LB01: A randomized trial of elective induction of labor at 39 weeks compared with expectant management of low-risk nulliparous women


      To test the hypothesis that elective induction of labor (IOL) at 39 weeks compared with expectant management (EM) among low-risk nulliparous women reduces the risk of a composite of perinatal mortality and severe neonatal morbidity.

      Study Design

      In this open-label multi-center RCT, low-risk nulliparous women with reliably determined gestational age were randomly assigned between 38 0/7 weeks and 38 6/7 weeks either to IOL at 39 0/7 - 39 4/7 weeks or EM. A cervical examination to determine modified Bishop score was performed from 72 hours before to 24 hours after randomization. Those in the EM group were expected to forego elective delivery before 40 5/7 weeks and to be delivered no later than 42 2/7 weeks. The primary outcome was a composite of adverse perinatal events (Table). The major secondary outcome was cesarean delivery (CD). A sample size of 6000 women was needed to detect at least a 40% difference in the primary perinatal outcome, assuming 85% power, with a 3.5% frequency of that outcome in the EM group and a 92.5% adherence to the assigned protocol.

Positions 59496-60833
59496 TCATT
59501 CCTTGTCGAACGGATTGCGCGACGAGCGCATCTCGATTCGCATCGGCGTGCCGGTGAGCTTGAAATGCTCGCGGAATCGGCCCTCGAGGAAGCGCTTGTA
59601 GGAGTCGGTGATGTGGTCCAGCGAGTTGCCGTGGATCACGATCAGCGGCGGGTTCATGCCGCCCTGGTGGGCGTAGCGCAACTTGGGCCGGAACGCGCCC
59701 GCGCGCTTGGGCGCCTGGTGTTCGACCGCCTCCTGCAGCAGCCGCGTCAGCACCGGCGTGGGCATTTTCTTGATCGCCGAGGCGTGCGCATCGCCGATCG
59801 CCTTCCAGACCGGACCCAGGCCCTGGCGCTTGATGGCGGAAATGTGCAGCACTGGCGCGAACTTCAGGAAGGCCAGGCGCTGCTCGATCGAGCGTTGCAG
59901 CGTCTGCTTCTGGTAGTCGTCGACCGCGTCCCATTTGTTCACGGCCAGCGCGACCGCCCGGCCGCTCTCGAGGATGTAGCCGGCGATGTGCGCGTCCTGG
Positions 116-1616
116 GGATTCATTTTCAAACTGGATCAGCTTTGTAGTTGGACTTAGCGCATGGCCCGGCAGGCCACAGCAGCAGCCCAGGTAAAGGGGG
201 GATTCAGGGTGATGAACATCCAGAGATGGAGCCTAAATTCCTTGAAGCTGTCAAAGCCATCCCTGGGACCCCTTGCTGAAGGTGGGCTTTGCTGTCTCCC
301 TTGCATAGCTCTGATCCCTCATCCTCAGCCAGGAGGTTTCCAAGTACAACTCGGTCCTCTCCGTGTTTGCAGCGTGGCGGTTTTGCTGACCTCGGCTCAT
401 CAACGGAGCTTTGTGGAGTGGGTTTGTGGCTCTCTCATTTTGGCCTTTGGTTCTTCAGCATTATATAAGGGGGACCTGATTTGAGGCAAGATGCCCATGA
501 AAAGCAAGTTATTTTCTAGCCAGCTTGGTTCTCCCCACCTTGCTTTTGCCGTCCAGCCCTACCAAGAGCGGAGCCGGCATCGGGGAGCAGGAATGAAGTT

From March 2014 - August 2017, 6106 women were randomized at 41 hospitals: 3062 to the IOL group and 3044 to the EM group. 94% and 95%, respectively, adhered to the protocol of the assigned group. 63.5% of participants had an unfavorable modified Bishop score (< 5) at the time of randomization. Women in the IOL group delivered significantly earlier than those in the EM group (39.3 weeks (IQR 39.1 - 39.6) vs. 40.0 weeks (IQR 39.3 - 40.7), p<.001). The primary perinatal outcome occurred in 4.4% of the IOL group and 5.4% of the EM group (RR 0.81, 95% CI 0.64 - 1.01; p = .06). Need for neonatal respiratory support was significantly less frequent in the IOL group (Table). The frequency of CD was significantly lower in the IOL group (18.6% vs. 22.2%, RR 0.84, 95% CI 0.76 - 0.93), as was preeclampsia/gestational hypertension (Table). A priori baseline subgroup analyses showed no differences by race/ethnicity, maternal age > 34 years, BMI > 30 kg/m2, or modified Bishop score < 5 (all P-values for interaction > .05) for either the primary perinatal outcome or CD.


      IOL at 39 weeks in low-risk nulliparous women results in a lower frequency of CD without a statistically significant change in the frequency of a composite of adverse perinatal outcomes.
      Figure thumbnail fx1